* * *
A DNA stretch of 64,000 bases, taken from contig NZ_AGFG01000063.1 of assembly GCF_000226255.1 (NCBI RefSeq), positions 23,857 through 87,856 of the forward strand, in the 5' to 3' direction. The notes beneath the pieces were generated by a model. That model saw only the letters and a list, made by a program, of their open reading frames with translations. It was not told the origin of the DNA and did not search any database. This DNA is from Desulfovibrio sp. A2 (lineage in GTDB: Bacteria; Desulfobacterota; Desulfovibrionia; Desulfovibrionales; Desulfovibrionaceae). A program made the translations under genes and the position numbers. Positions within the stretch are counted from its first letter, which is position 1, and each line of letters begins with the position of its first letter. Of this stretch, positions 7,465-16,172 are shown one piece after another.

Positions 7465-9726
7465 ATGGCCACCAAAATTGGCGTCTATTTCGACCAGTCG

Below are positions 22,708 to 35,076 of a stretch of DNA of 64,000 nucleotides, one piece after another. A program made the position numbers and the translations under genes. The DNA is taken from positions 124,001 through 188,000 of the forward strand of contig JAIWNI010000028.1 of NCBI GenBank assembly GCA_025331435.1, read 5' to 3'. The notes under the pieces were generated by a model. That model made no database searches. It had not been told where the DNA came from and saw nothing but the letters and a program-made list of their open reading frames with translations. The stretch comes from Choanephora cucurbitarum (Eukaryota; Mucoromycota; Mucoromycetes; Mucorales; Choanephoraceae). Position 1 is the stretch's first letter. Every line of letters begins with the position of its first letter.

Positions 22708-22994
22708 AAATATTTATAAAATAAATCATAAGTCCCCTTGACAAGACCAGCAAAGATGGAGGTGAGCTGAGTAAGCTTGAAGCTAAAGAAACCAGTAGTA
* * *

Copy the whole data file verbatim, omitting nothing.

A DNA stretch of 64,000 bases, taken from contig NZ_AGFG01000063.1 of assembly GCF_000226255.1 (NCBI RefSeq), positions 23,857 through 87,856 of the forward strand, in the 5' to 3' direction. The notes beneath the pieces were generated by a model. That model saw only the letters and a list, made by a program, of their open reading frames with translations. It was not told the origin of the DNA and did not search any database. This DNA is from Desulfovibrio sp. A2 (lineage in GTDB: Bacteria; Desulfobacterota; Desulfovibrionia; Desulfovibrionales; Desulfovibrionaceae). A program made the translations under genes and the position numbers. Positions within the stretch are counted from its first letter, which is position 1, and each line of letters begins with the position of its first letter. Of this stretch, positions 7,465-16,172 are shown one piece after another.

Positions 7465-9726
7465 ATGGCCACCAAAATTGGCGTCTATTTCGACCAGTCG

Below are positions 22,708 to 35,076 of a stretch of DNA of 64,000 nucleotides, one piece after another. A program made the position numbers and the translations under genes. The DNA is taken from positions 124,001 through 188,000 of the forward strand of contig JAIWNI010000028.1 of NCBI GenBank assembly GCA_025331435.1, read 5' to 3'. The notes under the pieces were generated by a model. That model made no database searches. It had not been told where the DNA came from and saw nothing but the letters and a program-made list of their open reading frames with translations. The stretch comes from Choanephora cucurbitarum (Eukaryota; Mucoromycota; Mucoromycetes; Mucorales; Choanephoraceae). Position 1 is the stretch's first letter. Every line of letters begins with the position of its first letter.

Positions 22708-22994
22708 AAATATTTATAAAATAAATCATAAGTCCCCTTGACAAGACCAGCAAAGATGGAGGTGAGCTGAGTAAGCTTGAAGCTAAAGAAACCAGTAGTA